Ebooks

Justice Dept. Sues Apple and Publishers Over E-Book Pricing; 3 Publishers Settle

Attorney General Eric H. Holder Jr., center, leads a news conference describing a lawsuit in which the Justice Department charges Apple and book publishers with raising e-book prices.

Full article in the NYT

Give people time to read.

Blog post arguing that ebook check out times should be longer than 7-14 days.

Full post here: Give people time to read

A feast of data to interpret in new Pew survey of book readers about ebooks

Mike Shatzkin comments on the Pew survey: A feast of data to interpret in new Pew survey of book readers about ebooks

How We Will Read: Clay Shirky

How We Will Read: Clay Shirky
“Social reading,” the way I’ve always interpreted the phrase, is reading that recognizes that you’re not just a consumer, you’re a user. You’re going to do something with this, and that something is going to involve a group of other people. Read a book. The very next thing you’re going to do, if it was at all interesting, is talk to someone about it. Book groups and discussion lists are social reading. Because so much of our media in the 20th century was delivered in real-time, with very little subsequent ability to share, save, shift, store, we separated the consumption from the reproduction and use of media. We don’t actually think of ourselves as users of media, when in fact we are.

A Promise by Harvard's Librarian

From Publishers Weekly: Scholar and Harvard University librarian Robert Darnton vowed that the Digital Public Library of America, a nonprofit, nationwide effort to digitize and offer access to millions of free, digitized books and special collections would launch by April of 2013. “I make this promise to you,” Darnton said at the close of his talk, entitled “Digitize, Democratize: Libraries and the Future of Books": “We will get this done.” -- Read More

Flexible ebook screens mass produced by LG

It appears LG is making good on its promise to bring flexible displays to e-book readers, as the Korean consumer electronics company revealed that it has started mass production of the "world's first" plastic electronic paper display (EPD).

Full story

Libraries boycott Random House over e-book prices

Libraries on Nova Scotia's South Shore are boycotting Random House, one of the world's largest book publishers, over what they call unfair e-book pricing.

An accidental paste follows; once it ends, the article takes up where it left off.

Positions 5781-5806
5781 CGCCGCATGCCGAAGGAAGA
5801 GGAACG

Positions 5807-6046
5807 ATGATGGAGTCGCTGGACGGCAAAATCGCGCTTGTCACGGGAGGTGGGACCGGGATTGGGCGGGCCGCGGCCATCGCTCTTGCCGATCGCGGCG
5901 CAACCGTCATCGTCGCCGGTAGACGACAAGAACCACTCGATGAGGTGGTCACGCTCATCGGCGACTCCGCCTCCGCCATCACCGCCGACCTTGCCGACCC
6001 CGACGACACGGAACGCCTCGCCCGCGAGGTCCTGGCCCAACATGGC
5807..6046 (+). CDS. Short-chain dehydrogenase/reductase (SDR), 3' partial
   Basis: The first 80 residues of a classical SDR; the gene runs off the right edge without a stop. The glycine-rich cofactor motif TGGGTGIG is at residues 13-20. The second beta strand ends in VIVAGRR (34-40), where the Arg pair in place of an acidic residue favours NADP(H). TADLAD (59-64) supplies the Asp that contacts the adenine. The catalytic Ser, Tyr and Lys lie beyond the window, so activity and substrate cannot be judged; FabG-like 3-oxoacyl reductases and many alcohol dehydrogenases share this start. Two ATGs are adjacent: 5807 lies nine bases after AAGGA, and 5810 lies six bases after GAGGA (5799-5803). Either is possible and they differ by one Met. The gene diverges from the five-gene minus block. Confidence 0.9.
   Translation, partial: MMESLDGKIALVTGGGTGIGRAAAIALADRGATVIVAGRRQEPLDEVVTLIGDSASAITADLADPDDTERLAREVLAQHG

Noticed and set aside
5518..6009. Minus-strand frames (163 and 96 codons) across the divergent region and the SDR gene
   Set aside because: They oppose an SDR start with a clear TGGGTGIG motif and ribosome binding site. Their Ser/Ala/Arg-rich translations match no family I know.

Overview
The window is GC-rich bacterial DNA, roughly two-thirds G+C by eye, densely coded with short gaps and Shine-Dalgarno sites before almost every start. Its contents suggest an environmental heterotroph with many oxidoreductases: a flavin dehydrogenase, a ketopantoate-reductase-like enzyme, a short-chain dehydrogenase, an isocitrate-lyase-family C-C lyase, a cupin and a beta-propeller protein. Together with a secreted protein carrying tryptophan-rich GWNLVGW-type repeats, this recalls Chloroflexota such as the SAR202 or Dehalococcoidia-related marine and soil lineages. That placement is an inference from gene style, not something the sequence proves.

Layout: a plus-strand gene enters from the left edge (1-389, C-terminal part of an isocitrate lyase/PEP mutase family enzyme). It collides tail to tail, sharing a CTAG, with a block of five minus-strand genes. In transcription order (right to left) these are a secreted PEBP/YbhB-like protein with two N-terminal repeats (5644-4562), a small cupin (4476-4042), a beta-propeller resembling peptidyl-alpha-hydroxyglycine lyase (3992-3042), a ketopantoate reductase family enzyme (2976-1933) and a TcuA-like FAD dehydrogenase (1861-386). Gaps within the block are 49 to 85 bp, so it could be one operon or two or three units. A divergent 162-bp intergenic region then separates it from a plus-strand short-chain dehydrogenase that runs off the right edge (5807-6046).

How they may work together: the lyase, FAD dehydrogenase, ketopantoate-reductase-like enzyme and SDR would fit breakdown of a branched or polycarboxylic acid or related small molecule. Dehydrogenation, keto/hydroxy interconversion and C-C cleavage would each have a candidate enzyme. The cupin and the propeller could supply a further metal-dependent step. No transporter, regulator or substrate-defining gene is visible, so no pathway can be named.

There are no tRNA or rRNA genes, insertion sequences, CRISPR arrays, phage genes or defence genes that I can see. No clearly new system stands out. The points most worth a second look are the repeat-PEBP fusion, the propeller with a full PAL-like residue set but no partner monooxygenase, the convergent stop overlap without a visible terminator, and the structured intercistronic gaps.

The company began charging public libraries up to three times the retail price for downloadable books last month.

For example, the price for libraries for a copy of Catherine the Great, Portrait of a Woman by Robert K. Massie spiked to $85 in late March from $30 in January, according to the South Shore Public Libraries website.

People can buy the same book for $20 to $25, through Random House, Google Books, Kindle or Amazon.

Troy Myers, CEO and chief librarian of South Shore Public Libraries, said the publishing powerhouse does not seem to be concerned about the loss of business so far, but he hopes the boycott will make a statement.

Full article

Amazon, B&N make concessions for Potter ebooks

Amazon.com Inc and Barnes & Noble Inc unveiled Harry Potter e-books on Tuesday in deals that suggest the companies made big concessions with author J.K. Rowling for electronic access to the hit series.

Amazon said it struck a distribution deal with J.K. Rowling's new website pottermore.com.

Amazon customers can search for the Harry Potter e-books in the company's Kindle Store, but will be directed to the Pottermore Shop to register and buy them, then add the titles to their Kindle library, the company said.

Full article

Commentary by publishing consultant Mike Shatzkin about Amazon not being able to sell Potter ebooks directly.

Bringing Up an E-Reader

NYT article on kids and reading.

Excerpt: But is it better than a book? It may take a generation to ever know for sure, and even 10 or 20 years from now it will be debated as the effects of television or video games are still discussed today.

Julianna’s teacher, Kourtney Denning, sees e-books as essential. “Old books don’t really cut it anymore,” she said. “We have to transform our learning as we know it.”

Full article

Librarians, Publishers and eBooks



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